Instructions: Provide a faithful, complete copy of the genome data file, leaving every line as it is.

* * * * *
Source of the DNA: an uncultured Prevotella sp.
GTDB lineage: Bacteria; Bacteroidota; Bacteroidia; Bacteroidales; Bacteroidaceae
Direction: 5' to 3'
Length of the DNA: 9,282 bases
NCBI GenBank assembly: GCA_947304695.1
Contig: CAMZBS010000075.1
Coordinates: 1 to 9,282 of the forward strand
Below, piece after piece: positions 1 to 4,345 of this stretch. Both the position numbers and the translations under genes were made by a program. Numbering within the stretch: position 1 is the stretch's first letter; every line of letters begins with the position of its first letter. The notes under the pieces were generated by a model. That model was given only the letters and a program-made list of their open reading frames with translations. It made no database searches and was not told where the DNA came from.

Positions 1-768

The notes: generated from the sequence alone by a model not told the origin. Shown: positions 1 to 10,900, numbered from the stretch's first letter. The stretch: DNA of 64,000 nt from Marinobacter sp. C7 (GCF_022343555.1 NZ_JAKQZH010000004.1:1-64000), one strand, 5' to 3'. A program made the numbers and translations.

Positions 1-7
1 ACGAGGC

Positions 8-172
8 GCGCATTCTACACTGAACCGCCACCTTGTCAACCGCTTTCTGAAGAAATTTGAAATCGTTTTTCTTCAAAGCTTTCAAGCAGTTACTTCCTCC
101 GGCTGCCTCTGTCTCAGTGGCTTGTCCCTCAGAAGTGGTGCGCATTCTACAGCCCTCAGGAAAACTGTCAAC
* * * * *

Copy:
Source of the DNA: an uncultured Prevotella sp.
GTDB lineage: Bacteria; Bacteroidota; Bacteroidia; Bacteroidales; Bacteroidaceae
Direction: 5' to 3'
Length of the DNA: 9,282 bases
NCBI GenBank assembly: GCA_947304695.1
Contig: CAMZBS010000075.1
Coordinates: 1 to 9,282 of the forward strand
Below, piece after piece: positions 1 to 4,345 of this stretch. Both the position numbers and the translations under genes were made by a program. Numbering within the stretch: position 1 is the stretch's first letter; every line of letters begins with the position of its first letter. The notes under the pieces were generated by a model. That model was given only the letters and a program-made list of their open reading frames with translations. It made no database searches and was not told where the DNA came from.

Positions 1-768

The notes: generated from the sequence alone by a model not told the origin. Shown: positions 1 to 10,900, numbered from the stretch's first letter. The stretch: DNA of 64,000 nt from Marinobacter sp. C7 (GCF_022343555.1 NZ_JAKQZH010000004.1:1-64000), one strand, 5' to 3'. A program made the numbers and translations.

Positions 1-7
1 ACGAGGC

Positions 8-172
8 GCGCATTCTACACTGAACCGCCACCTTGTCAACCGCTTTCTGAAGAAATTTGAAATCGTTTTTCTTCAAAGCTTTCAAGCAGTTACTTCCTCC
101 GGCTGCCTCTGTCTCAGTGGCTTGTCCCTCAGAAGTGGTGCGCATTCTACAGCCCTCAGGAAAACTGTCAAC